8 a.m. Coffee, left on your desk from last night. It’s cold, but sweet, and at this hour tastes like a gift sent from the heavens. Not to mention how desperately it’s needed.
9:55 a.m. A granola bar, grabbed hastily from the kitchen in the middle of class because you weren’t painfully hungry, or hungry at all, until exactly this moment.
10:30 a.m. Ramen noodles, with some half-cooked egg and a squirt of ketchup. A five star breakfast anywhere.
Noon. Half a donut someone left in the bathroom. Free food is free food, even if it does have a bit of soap on it.
4 p.m. Lunchtime. You open the fridge and survey your ingredients. There’s a packet of ketchup from a fast food run last week, and a bottle of vinegar. In the cabinets, you find an onion. Time for a stir fry! You cut the onion with a pair of scissors and stick it in the microwave. Next, you create a gourmet sauce by mixing your ketchup and vinegar together: one part vinegar, two part ketchup. “Red sauce,” as you call it. Finally, you mix together the warm, raw onion with your sauce and… it’s disgusting. Time for more ramen! ... Except there’s none left. Better luck tomorrow.
7:30 p.m. You decide to take a trip to the local grocery store, because your apartment has no food left in it. You borrow your friend’s bike and ride it to the store. The store itself is overwhelming, to say the least. There are so many aisles. Suddenly overcome with anxiety, you dart into a random aisle, fill your cart up wildly, blindly, without looking. You run your cart to check-out and swipe everything in a furtive, rushed state. On the way back from the store, one of the wheels falls off the bike. You don’t know how to put it back on. You carry the bike back to the store, go inside, and purchase some superglue. Then, you glue the wheel back onto the bike. It looks whole again, but the wheel won’t turn. You carry the bike back to your apartment and leave it in the bike rack. Your friend will never know.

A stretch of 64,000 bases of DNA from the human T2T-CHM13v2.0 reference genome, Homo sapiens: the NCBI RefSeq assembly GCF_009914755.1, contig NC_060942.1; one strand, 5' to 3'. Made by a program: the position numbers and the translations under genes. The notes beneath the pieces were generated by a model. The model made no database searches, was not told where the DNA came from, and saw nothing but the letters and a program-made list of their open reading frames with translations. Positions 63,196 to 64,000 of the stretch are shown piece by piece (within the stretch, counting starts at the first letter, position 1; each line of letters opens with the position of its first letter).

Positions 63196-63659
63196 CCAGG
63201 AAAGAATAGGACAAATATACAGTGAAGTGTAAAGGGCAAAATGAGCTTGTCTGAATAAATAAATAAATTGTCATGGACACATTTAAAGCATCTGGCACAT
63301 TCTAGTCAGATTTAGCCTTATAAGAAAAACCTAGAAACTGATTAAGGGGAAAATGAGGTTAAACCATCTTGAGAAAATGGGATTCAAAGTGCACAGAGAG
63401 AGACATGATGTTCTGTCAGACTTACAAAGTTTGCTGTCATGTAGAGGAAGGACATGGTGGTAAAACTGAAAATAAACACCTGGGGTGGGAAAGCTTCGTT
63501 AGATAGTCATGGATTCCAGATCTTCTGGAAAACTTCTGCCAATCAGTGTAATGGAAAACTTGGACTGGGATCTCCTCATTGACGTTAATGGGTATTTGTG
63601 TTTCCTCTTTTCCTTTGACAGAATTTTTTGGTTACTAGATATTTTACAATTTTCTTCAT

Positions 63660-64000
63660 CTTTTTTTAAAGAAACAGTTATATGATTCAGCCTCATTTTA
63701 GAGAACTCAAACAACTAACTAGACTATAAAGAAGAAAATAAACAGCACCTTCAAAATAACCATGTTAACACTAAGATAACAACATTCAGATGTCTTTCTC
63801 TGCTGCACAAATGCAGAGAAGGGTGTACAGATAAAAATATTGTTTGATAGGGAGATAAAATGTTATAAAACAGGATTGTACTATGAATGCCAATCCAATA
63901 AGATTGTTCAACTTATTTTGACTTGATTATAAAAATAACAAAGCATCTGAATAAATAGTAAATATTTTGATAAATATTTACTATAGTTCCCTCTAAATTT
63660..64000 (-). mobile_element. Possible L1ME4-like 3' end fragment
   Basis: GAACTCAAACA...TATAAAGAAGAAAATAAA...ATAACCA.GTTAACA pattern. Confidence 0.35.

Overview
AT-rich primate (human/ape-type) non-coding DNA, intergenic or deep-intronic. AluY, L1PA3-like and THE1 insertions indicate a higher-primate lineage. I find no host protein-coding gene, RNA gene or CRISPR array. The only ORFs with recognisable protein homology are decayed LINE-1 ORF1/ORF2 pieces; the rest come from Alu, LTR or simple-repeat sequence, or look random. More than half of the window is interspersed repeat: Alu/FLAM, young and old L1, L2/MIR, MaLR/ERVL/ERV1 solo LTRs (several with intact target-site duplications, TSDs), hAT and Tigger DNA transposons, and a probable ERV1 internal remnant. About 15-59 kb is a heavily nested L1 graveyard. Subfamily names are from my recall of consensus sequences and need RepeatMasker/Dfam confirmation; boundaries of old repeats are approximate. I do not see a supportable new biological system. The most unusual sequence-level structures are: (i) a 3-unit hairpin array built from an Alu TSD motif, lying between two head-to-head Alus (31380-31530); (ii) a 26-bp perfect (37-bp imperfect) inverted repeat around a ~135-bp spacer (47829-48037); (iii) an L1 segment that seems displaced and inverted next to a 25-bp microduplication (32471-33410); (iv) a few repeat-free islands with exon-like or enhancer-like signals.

9 p.m. You get up the nerve to examine the contents of your grocery bag. You still have no clue what you purchased. Upon inspection, you find a can of tuna, ten boxes of matches, a cooking tool that looks like a curved spatula with arms, a box—not a jar, but a box—of crunchy peanut butter, a bag of fish eggs, vinegar (like you didn’t already have enough)... looks like it’s time for your favorite dinner dish: flaming tuna with golden brown sauce. (You don’t want to know what else is in the sauce, other than the crunchy peanut butter. I’ll give you a hint. It rhymes with Binegar).
12 a.m. You don’t know whether your dinner was filling or repulsive, but either way it seemed that after you ate it, you never wanted to eat again. Until now. For your nightly midnight snack, you sample those fish eggs. For a delicacy… they sure do taste like fish eggs.
2 a.m. Your toothpaste says it contains Vitamin E. That’s good. You are quite healthy, aren’t you?